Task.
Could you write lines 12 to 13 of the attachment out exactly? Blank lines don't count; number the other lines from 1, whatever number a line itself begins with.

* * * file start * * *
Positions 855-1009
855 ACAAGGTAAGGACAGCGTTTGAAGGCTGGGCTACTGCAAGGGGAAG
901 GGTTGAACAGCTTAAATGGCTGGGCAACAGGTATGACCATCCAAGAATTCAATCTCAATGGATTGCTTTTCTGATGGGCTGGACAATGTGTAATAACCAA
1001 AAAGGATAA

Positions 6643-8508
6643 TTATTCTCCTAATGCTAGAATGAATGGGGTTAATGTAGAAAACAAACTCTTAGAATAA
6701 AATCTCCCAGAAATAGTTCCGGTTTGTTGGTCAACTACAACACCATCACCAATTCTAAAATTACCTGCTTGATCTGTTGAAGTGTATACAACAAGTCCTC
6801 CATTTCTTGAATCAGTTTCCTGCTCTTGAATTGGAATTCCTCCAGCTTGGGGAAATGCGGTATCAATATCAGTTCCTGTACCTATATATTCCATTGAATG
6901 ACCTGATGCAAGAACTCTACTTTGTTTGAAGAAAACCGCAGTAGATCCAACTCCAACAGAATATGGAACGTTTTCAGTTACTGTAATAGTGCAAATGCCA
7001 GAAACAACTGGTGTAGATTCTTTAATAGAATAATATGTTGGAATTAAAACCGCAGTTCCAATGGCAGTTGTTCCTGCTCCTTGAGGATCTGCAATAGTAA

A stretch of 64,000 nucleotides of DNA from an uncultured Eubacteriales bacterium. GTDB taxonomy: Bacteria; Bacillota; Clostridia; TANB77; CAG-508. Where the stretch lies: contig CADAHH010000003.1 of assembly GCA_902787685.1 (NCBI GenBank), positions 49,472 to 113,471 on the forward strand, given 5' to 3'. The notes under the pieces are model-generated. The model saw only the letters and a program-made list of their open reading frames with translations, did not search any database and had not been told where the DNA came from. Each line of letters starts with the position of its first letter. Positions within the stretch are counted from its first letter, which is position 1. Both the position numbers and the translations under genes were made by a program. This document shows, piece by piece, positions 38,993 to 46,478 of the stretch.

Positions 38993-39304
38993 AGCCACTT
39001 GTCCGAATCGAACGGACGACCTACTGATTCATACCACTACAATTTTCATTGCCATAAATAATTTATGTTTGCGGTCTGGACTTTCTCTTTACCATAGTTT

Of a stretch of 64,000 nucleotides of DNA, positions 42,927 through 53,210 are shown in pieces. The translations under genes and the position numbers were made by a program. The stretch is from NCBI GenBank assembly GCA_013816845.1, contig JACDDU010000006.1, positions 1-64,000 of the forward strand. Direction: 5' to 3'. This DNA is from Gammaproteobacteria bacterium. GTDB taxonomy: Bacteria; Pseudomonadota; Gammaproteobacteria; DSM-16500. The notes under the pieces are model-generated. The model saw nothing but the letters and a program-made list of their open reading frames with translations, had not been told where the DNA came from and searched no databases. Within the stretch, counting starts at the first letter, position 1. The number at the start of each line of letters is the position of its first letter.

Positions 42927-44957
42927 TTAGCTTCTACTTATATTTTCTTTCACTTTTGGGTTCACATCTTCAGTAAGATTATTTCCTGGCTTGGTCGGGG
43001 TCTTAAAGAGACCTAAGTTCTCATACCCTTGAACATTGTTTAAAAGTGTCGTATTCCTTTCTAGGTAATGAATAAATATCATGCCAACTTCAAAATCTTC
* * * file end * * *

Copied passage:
Positions 38993-39304
38993 AGCCACTT